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Speeding offence postcode lottery revealed by new data

Number of drivers caught speeding is nearly 170 times higher in some parts of England and Wales than in others

Speed camera variable speed

Speeding offences are a postcode lottery, according to new data, which shows the number of drivers caught breaking the speed limit is more than 160 times higher in some parts of England and Wales than others.

Figures from the Home Office show that in 2017-18, some 1,191 road users were caught speeding in Wiltshire, while 199,337 – 167 times more – were in Somerset.

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The data, which was analysed by Dr Adam Snow for the RAC Foundation, also reveals 2,292,536 speeding offences occurred across England and Wales in 2017-18 – a year-on-year increase of four per cent.

Of these, 44 per cent saw the offender being sent on a speed awareness course, while 34 per cent resulted in a fixed penalty notice being issued, 11 per cent were cancelled and 10 per cent went to court.

Avon and Somerset Police caught 199,337 speeding drivers – the highest of any force and a year-on-year increase in the region of eight per cent.

West Yorkshire Police came second, catching 174,796 (up 42 per cent), while the Metropolitan Police and City of London Police – which had their figures combined – were third with 139,318 (up 58 per cent).

Meanwhile, Wiltshire Police caught the least speeding drivers – just 1,191 of them, up 20 per cent year-on-year. Durham Police detected 8,802 offences (up 18 per cent) and Derbyshire Constabulary saw 10,480 (up three per cent).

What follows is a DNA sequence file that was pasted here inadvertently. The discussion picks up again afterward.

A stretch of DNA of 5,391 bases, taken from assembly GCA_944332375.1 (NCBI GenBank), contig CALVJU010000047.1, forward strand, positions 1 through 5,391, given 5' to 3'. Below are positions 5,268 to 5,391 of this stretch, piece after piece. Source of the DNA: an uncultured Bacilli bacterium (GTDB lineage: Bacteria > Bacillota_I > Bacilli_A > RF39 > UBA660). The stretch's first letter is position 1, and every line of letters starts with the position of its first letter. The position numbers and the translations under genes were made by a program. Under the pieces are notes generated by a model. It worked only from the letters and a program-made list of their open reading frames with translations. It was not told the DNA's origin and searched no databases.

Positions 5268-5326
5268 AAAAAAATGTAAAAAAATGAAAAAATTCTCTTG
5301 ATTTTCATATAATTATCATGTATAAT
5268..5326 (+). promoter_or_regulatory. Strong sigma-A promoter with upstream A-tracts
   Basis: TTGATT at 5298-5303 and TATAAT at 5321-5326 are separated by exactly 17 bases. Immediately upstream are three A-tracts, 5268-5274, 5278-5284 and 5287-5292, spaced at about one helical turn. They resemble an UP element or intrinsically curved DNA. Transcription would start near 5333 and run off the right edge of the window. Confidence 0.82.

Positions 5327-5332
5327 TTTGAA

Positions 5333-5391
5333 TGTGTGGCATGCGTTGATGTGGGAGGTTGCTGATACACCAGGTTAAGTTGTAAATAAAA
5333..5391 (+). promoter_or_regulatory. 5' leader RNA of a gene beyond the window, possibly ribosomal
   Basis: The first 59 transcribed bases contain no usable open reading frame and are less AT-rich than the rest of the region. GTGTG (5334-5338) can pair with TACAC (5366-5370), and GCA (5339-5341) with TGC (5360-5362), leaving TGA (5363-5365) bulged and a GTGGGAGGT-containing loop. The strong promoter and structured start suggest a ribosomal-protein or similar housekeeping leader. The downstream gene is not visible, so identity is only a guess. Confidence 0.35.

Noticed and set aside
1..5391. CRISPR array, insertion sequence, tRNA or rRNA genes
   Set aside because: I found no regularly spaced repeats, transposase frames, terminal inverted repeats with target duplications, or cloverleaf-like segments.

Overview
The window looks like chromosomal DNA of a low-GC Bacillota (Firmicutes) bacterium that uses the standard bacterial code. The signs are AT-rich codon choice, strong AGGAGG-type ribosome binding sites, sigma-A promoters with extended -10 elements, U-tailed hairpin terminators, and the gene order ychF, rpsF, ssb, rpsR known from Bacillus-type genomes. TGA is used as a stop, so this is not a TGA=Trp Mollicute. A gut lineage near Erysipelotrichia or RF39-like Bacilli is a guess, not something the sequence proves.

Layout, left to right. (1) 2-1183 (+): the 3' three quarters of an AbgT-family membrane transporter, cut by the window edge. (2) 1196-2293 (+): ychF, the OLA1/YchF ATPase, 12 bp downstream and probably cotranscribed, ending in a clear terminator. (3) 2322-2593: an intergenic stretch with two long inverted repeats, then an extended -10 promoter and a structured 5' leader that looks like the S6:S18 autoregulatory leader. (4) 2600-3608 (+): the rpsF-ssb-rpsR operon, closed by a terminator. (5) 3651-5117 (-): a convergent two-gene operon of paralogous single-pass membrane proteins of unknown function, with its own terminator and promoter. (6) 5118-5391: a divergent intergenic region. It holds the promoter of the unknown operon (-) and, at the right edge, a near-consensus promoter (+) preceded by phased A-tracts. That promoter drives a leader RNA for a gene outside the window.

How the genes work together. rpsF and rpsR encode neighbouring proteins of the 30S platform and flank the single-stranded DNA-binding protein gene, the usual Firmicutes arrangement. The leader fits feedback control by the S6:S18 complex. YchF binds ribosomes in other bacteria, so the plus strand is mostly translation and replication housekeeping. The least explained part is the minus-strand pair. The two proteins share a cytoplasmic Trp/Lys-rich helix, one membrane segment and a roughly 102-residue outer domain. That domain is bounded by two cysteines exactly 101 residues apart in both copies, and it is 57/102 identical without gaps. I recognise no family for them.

• UK’s busiest speed camera catches over 50,000 drivers in three years

Steve Gooding, director of the RAC Foundation, said that while the variation in the data could be somewhat explained by factors such as “geographical area, road type and traffic volume”, a large proportion would also be a result of differences in “local policing priorities”.

He said it was up to high-ranking individuals within the police to “target resources appropriately” and recognise the “issues of greatest local concern”.

Gooding added a warning to drivers tempted to break the speed limit that an increase in offences could result in more police operations to crack down on speeding.

What are your thoughts on the speeding offence postcode lottery? Let us know in the comments below...

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